1. Complete your education
While an undergraduate qualification may not be a requirement to work as a travel correspondent, you can complete a relevant degree or diploma program to develop your knowledge and skills and gain a competitive advantage in the field. If you intend to work full-time at a publication or media house, you can consider taking courses, such as mass communication or journalism. This can help create more opportunities for you in this sector.
2. Start an internship
A strategy for gaining practical experience in journalism is to start an internship at a publication or media house. An internship program enables you to develop your skills and expertise by shadowing experts in the field. You can also leverage an internship opportunity to build a network or get a mentor that can help your career advancement in the sector. They may also inform you of unposted upcoming positions for which you may apply. You can also seek an internship independently. For example, you may contact an editor at a publication directly and offer to intern for a set period.
3. Choose a type of journalism to practice
As there are different types of travel journalism, you can choose one that suits your career objectives. After gaining relevant experience and skills through an internship program, you may decide to work as a freelancer who collaborates with several publications. Alternatively, you may apply to be a staff travel correspondent at the publication you interned. Depending on your preferences, skills, and goals, you may also consider working as a travel author or with magazine and television companies.
4. Build a network
Developing a network of other travel writers, publishers, and editors may aid your career advancement. You can achieve this by attending writing conferences or workshops where you can interact and connect with other professionals in the field. As you learn from these professionals, you can improve your writing and get access to unadvertised opportunities in journalism.
5. Promote story ideas
You can keep a list of ideas and topics you want to discuss and regularly send proposals to editors. Focus on crafting timely articles with a compelling introduction and follow up with the editor after sending your proposal. You might do research to discover the type of articles they publish and the content they don't publish. Write an article or piece that fits the publication's content and contact the editor. You can also consider visiting job boards to find other opportunities.
Skills of a travel correspondent
Here's a list of skills travel correspondents can leverage to perform their various duties:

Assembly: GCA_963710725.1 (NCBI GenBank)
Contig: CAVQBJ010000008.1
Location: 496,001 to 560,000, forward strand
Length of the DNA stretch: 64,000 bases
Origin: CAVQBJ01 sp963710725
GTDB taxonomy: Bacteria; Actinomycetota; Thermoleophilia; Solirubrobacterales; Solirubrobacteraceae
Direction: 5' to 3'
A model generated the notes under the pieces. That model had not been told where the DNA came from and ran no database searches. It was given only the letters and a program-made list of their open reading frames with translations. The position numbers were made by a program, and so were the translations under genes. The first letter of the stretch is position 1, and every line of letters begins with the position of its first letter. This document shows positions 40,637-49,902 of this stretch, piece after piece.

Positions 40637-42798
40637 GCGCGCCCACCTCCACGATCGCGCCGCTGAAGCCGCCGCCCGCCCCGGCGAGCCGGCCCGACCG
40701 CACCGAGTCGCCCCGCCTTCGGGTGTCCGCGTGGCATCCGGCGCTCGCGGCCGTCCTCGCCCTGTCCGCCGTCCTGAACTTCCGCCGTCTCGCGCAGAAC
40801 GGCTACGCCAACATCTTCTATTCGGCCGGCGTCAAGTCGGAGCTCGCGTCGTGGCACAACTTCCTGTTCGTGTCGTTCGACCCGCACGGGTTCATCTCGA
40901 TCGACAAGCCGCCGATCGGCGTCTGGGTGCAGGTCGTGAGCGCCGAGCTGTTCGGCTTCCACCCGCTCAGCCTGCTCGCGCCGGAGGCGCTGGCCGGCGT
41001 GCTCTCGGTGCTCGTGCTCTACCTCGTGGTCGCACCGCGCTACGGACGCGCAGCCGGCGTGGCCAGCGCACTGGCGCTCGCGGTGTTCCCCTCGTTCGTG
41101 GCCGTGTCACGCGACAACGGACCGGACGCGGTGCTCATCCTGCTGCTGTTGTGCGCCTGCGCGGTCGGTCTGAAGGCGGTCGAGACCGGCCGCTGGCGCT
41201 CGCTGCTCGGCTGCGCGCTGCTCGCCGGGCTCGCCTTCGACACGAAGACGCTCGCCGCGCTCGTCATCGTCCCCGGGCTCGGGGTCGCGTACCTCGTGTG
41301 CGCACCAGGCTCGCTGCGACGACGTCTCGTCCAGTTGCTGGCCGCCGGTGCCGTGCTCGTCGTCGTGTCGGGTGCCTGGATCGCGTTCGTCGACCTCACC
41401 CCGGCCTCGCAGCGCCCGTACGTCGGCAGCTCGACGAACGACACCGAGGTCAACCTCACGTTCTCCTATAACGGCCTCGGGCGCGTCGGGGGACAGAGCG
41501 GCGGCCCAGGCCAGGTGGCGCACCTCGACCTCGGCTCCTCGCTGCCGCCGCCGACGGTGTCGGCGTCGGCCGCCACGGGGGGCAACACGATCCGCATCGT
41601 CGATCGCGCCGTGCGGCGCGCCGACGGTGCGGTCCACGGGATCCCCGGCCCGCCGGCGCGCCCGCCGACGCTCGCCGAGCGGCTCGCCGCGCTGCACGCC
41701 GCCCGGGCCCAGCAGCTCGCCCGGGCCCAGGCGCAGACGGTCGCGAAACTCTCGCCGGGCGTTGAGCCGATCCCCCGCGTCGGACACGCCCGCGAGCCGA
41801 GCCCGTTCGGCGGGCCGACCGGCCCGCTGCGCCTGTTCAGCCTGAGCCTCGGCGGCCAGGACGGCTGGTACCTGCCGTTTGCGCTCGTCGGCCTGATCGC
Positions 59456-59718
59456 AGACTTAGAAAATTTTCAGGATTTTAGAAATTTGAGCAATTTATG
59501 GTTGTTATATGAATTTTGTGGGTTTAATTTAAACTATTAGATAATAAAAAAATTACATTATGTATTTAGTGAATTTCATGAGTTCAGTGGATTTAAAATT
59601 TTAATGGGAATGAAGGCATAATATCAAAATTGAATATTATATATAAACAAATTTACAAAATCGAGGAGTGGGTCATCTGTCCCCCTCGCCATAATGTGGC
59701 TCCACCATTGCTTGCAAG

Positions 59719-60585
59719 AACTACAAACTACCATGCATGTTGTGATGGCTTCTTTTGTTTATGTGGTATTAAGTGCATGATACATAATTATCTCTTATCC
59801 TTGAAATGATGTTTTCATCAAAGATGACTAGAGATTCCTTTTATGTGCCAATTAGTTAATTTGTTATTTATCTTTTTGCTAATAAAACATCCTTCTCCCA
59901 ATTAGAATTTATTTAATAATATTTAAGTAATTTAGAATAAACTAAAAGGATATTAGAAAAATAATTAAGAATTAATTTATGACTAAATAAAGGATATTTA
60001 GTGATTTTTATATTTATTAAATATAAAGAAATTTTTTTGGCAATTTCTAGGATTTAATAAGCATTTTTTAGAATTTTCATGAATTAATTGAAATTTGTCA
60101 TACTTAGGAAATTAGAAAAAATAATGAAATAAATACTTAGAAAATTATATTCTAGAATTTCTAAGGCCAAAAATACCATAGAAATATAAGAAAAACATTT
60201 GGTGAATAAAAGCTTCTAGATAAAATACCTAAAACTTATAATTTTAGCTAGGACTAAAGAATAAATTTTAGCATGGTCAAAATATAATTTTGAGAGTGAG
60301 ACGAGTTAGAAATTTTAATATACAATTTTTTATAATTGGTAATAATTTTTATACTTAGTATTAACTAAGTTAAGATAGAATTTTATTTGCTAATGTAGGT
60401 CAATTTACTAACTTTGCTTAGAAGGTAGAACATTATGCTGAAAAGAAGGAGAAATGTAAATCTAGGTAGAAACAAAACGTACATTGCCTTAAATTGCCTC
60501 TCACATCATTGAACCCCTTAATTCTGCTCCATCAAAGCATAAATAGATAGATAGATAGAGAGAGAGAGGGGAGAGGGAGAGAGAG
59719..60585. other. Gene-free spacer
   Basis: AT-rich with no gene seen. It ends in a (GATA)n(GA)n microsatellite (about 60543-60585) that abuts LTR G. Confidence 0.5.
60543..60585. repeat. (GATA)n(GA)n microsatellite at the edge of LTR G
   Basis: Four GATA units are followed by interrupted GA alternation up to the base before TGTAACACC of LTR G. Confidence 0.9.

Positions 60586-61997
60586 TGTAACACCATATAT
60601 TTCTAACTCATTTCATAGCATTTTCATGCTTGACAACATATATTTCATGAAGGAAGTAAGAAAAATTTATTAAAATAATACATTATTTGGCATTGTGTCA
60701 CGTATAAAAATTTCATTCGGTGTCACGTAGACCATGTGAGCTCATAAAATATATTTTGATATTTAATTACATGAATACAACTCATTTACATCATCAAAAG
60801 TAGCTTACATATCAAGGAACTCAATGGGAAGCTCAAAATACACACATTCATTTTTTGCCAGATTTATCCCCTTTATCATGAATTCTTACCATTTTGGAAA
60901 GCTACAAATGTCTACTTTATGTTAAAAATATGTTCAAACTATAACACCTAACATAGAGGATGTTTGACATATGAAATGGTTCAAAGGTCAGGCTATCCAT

Travel correspondents typically research locations, transportation, activities, and accommodation to ensure they gather relevant information to write an engaging and detailed piece. These professionals may also research background stories, barriers, cultural diversity, and environmental factors of the regions they write about to ensure they provide context and important details for readers. They possess effective research skills that enable them to gather relevant information for their audience and add value to their story.
As working as a journalist typically requires effective writing skills, travel correspondents are proficient at recounting their experiences and that of others. These professionals can write in various tones and styles and can explain information in a way an audience may understand. Travel correspondents also possess extensive editing skills that enable them to identify grammatical and typographical inconsistencies that may disrupt a story's flow.
Travel correspondents typically possess effective time management skills to meet deadlines and complete their tasks on time. They leverage time management skills to ensure they prioritize their tasks and prevent delays. As these professionals may work on several projects simultaneously, managing their time well helps ensure they submit quality tasks.
Travel journalism typically involves gathering information from different sources and interviewing experts in various fields. With practical communication skills, travel correspondents can interact with several sources and gather the information necessary to write a piece. These professionals ask open-ended questions during these interviews to encourage the interviewee to provide adequate information on the topic. They also possess active listening skills that allow them to listen and understand the information the interviewee shares with them. With excellent communication skills, a travel correspondent can craft an engaging piece that an audience can understand.